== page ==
One more good example is found in the book of Esther, Chapter 4. Esther was going to seek an audience with the king on his throne, which could result in her death since he had not summoned her. (She was doing this to implement a plan to save the Jews from destruction.) Before she did this, she told her cousin Mordecai in (Est 4:16), “Go, gather together all the Jews that are present in Shushan, and fast ye for me, and neither eat nor drink three days, night or day: I also and my maidens will fast likewise; and so will I go in unto the king, which is not according to the law: and if I perish, I perish.” After this prayer and fasting, she went to the king. He granted her an audience, and gave her exactly what she asked for, which ultimately resulted in the Jews being saved from destruction.

     In addition, Moses speaks about the Israelites crying out to God, and God delivering them from the Egyptians (Deut 26:6-8)(Num 20:15-16)(Ex 2:23-25).

     The book of Judges speaks about the Israelites crying out to God, and God sending a judge to deliver them (Judg 3:7-11)(Judg 3:12-15)(Judg 10:10-16).

     In one of the most famous verses in the Bible (2 Chr 7:14), God says to the Israelites, “If my people, which are called by my name, shall humble themselves, and pray, and seek my face, and turn from their wicked ways; then will I hear from heaven, and will forgive their sin, and will heal their land.”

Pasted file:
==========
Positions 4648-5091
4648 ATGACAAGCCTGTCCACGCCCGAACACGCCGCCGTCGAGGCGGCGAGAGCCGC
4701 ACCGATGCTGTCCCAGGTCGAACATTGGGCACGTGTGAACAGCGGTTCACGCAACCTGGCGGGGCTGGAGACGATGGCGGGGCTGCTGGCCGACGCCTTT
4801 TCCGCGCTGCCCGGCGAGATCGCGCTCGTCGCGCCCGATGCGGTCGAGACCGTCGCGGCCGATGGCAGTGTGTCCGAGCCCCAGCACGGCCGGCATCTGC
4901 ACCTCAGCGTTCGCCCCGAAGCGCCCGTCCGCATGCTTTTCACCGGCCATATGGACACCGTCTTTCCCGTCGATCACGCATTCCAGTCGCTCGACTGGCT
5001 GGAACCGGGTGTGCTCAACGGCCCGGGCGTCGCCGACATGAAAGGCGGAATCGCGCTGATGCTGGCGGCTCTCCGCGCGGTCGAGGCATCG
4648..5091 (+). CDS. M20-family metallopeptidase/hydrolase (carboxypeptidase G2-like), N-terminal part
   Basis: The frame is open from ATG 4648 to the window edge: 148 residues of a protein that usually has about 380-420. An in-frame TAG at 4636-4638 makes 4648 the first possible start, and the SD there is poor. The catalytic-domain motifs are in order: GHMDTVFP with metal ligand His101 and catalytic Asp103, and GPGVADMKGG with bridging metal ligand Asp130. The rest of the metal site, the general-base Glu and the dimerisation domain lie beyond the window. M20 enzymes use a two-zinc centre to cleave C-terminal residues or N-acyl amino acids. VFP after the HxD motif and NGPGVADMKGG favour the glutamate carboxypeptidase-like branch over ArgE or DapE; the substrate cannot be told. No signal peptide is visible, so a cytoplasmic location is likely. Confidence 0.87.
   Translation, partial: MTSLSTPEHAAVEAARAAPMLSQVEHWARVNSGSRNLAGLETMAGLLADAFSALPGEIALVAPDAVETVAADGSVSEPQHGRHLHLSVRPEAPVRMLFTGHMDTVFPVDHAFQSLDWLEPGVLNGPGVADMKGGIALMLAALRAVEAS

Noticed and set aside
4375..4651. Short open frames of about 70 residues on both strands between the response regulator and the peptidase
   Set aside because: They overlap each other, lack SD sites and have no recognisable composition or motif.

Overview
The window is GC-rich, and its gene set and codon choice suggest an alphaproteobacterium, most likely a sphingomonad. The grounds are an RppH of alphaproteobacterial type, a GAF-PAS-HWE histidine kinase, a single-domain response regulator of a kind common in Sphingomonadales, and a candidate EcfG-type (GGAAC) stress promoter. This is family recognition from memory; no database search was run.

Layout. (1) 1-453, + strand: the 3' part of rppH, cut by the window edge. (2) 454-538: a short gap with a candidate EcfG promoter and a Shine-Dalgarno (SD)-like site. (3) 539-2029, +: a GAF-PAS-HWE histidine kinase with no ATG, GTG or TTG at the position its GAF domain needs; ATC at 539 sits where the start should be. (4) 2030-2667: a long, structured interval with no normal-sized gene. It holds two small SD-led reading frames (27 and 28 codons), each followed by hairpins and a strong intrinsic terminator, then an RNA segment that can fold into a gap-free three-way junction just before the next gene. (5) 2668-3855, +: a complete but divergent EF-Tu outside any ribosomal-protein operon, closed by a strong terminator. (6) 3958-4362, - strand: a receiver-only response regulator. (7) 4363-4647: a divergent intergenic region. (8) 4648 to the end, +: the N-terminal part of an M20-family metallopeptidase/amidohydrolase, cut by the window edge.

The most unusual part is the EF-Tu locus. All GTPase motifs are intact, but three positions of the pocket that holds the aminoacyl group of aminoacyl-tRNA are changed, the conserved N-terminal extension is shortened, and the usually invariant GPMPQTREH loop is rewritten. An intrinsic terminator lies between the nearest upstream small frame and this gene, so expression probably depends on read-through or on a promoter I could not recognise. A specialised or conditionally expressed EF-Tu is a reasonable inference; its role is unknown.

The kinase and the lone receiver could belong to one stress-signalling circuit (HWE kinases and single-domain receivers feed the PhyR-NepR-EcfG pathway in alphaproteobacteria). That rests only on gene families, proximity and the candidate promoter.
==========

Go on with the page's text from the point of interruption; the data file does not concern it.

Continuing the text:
I have to believe that in at least some of these examples, there were individuals that were crying out to God well before large groups began to cry out. However, God waited to act until most of the people cried out together.

     However, whether or not one believes that there is more power in corporate prayer, or that it makes God more likely to respond, there is no doubt that the Bible shows God values it, and it is important. Think about the most important prayer in the Bible: “The Lord’s Prayer.” Notice how it begins: “Our Father.” Notice how it continues, “give us this day our daily bread.” Why not My Father, give me this day my daily bread? It seems clear that this points to group prayer.

     In addition, in the New Testament we have a number of examples that point to the value and importance of group prayer. It seems clear to me that Paul greatly valued having groups of fellow Christians pray both for him, and for those with him. For example:

     Paul asks the church at Rome to “strive together with me in prayers to God for me” (Rom 15:30-33), and he asks the church at Ephesus to pray for him as well (Eph 6:18-20). He asks the churches at Colosse (Col 4:3), and Thessalonica (twice) (1 Th 5:25)(2 Th 3:1) to “pray for us.” (The author of Hebrews, whether Paul or not, also asks this: Heb 13:18.) He tells the church at Thessalonica “we also pray always for you” (2 Th 1:11), and says nearly the same thing to the church at Colosse (Col 1:9). He also believes that through the prayers of the church at Philippi that he will be released from prison (Phil 1:19).